Israel has long been known as “Startup Nation” due to founding the most tech companies per capita. But today, Israeli entrepreneurs are starting their second or third startups, and those companies are getting bigger as they attract more investment from around the world. The frenzied investment pace far eclipses that of the dot-com boom, and from what I saw on a recent visit, I can honestly say Israel has transformed into “Scale-Up Nation.”
Engineers, operators, and executives who spent the last decade working at global tech companies are leaving the corporate fold to become founders themselves. Venture capitalists from around the world are opening Tel Aviv offices or raising funds dedicated to Israel. The first half of 2021 registered a record capital amount raised by Israeli high-tech companies – $11.9 billion which exceeded the total capital raised in 2020 of $10.3 billion. Thirty eight deals of over $100 million each accounted for 50% of the total capital raised during this period and only 9.5% of the total number of deals according to a report by IVC Research Center and Meitar Law Offices.
And Israeli tech companies are becoming massive global companies in record numbers; today there are 71 Israeli-founded unicorns, including private companies Gong, Orca Security, Rapyd and Snyk, while other Israel-born tech companies have gone public at multibillion-dollar valuations, including Hippo, JFrog, Lemonade and Monday.com. Israel is no longer just the birthplace of tech companies that open US headquarters and seek to quickly be acquired, but has become a crucible where multibillion-dollar global companies are created and grown.
Of course, Israel is not alone in creating hugely successful software companies. As I’ve highlighted in the past, global software powerhouses will emerge in many countries. The world is becoming flatter, smart founders can be found everywhere, and software can be created and used by anyone, no matter their location. But Israel stands apart in the sheer number of technology companies created per capita; it’s the worldwide leader in that regard. And most of those startups are enterprise software companies, built by founders who learned coding skills in the military in disciplines such as security, networking, fintech, and communications. As an investor, I’ve never been more excited to invest in Israel than I am today and here are a few reasons why.
Ever-increasing talent pool
Over the last 20 years, Israel has been a center of entrepreneurship, so the country now has a huge cohort of operators, engineers, and executives who have worked at high-growth startups and helped shepherd them from seed to exit. Not only does this growing talent pool help startups hire the experienced employees they need to grow into global companies, it has recently created a whole new crop of founders. First-time founders in Israel are coming from companies such as ironSource, Monte Carlo, and AppsFlyer.
A flood of capital
It’s no secret Israel is a great place to invest in startups, and has been for two decades. Many US VCs have offices there, and many others invest in Israeli startups from afar. It’s difficult to pinpoint exactly how many VCs invest in Israel, but some estimates put the number at about 200 homegrown firms, 60 corporate VC firms, and 70 foreign firms. Since 2015, an average of 23 VC firms have set up shop in Israel each year. Of course, there are also dozens of angels, accelerators, and private investors. When I was recently in Israel, I met with many local VCs who told me they’ve never seen so much foreign venture capital chasing Israeli startups.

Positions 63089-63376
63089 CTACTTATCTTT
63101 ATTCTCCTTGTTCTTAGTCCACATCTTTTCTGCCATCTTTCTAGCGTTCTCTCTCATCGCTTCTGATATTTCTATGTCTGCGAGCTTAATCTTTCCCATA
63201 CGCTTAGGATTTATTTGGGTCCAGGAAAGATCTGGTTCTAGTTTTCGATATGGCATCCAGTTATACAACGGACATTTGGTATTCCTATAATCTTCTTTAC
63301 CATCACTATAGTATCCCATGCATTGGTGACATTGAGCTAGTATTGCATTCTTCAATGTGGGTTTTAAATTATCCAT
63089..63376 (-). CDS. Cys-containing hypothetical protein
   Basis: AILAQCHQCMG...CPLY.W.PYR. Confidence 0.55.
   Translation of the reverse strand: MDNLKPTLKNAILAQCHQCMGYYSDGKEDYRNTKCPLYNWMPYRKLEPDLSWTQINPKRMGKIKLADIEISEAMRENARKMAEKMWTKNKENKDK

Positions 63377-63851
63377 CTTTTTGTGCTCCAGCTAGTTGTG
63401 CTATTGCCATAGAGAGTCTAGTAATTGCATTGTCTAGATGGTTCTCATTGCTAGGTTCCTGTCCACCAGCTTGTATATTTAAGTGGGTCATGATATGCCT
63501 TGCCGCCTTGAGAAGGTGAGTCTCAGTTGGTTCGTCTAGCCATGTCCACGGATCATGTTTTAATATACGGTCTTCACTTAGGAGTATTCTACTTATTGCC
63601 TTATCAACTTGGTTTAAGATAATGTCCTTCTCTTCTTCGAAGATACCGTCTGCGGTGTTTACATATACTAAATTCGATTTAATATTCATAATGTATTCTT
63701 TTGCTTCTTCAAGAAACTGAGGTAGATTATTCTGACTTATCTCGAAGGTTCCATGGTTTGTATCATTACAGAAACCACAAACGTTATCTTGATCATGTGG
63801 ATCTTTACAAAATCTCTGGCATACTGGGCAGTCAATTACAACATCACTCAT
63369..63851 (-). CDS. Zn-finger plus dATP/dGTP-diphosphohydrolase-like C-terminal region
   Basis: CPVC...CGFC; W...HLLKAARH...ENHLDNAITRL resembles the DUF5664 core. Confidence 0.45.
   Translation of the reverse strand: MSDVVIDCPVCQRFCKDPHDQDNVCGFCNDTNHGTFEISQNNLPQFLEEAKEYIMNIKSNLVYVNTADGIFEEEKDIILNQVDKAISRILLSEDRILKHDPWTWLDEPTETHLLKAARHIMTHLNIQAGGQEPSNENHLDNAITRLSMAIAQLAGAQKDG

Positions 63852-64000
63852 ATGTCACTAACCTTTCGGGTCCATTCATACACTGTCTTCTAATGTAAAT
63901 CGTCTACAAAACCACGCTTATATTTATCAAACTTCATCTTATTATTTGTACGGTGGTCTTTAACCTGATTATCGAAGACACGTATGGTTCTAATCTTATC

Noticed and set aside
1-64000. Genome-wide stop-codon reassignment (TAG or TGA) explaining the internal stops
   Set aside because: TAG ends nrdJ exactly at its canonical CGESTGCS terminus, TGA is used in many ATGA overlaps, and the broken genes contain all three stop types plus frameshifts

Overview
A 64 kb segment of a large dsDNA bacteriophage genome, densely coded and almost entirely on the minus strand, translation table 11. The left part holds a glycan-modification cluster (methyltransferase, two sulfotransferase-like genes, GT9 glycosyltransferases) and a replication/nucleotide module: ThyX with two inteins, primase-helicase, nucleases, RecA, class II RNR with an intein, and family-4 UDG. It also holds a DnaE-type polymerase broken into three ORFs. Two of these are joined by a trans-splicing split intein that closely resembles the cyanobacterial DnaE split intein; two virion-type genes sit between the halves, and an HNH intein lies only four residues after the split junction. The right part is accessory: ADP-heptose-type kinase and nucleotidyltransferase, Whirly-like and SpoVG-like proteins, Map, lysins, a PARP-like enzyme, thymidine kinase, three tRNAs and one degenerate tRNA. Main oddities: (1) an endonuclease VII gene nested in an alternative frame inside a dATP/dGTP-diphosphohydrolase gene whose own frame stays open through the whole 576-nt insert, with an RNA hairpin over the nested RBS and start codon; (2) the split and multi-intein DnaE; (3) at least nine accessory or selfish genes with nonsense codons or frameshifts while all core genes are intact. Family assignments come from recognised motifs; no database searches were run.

Even more than in the US, investors said competition for deals is fierce and valuations are rising quickly. We also met with several US VCs scouting for deals who told us the same thing. All this capital is not just going to Seed and Series A deals, but also toward later-stage term sheets, allowing already-established Israeli startups to grow quickly and sustainably. With more money in the bank, later-stage startups can hire great talent, expand globally, and chase customers worldwide.
At the crossroads of global tech trends
As I’ve discussed at length, it doesn’t matter today where you start a software company, especially a developer-focused one. Today, every company is transforming into a software company, thus the developers responsible for writing the billions of lines of code to digitize their companies, are in the driver’s seat. They dictate which tools they want to use to do their jobs. And developers want to use community-driven, open source, API-driven, and freemium platforms. They want to collaborate with their peers worldwide to co-create new tools and platforms that make their lives easier. They don’t care whether a tool they use was built in Monte Carlo, Mexico City or Menlo Park.
So software companies can be built anywhere, and Israel is arguably a fantastic choice. As we’ve discussed, Israel has a combination of tech talent, entrepreneurial zeal, and access to capital that is common in tech hubs like Silicon Valley, but it also has a unique geographic position. Being a very young and small country, Israel has always been outward-looking; Israeli founders must think about going global from day one. And now that the pandemic has changed the game in how enterprise companies sell their software—gone are the huge developer conferences, urban briefing centers for high-value prospects, and other in-person schmoozing—Israeli companies are well placed to lead in the bottoms-up software sales model that was already gaining steam before the pandemic.
Israel has led the world in a science-driven pandemic response, vaccinating more of its population faster than any other country. Though every country is facing a continued threat from the pandemic, Israel feels today like a beacon of innovation, hope, and excitement.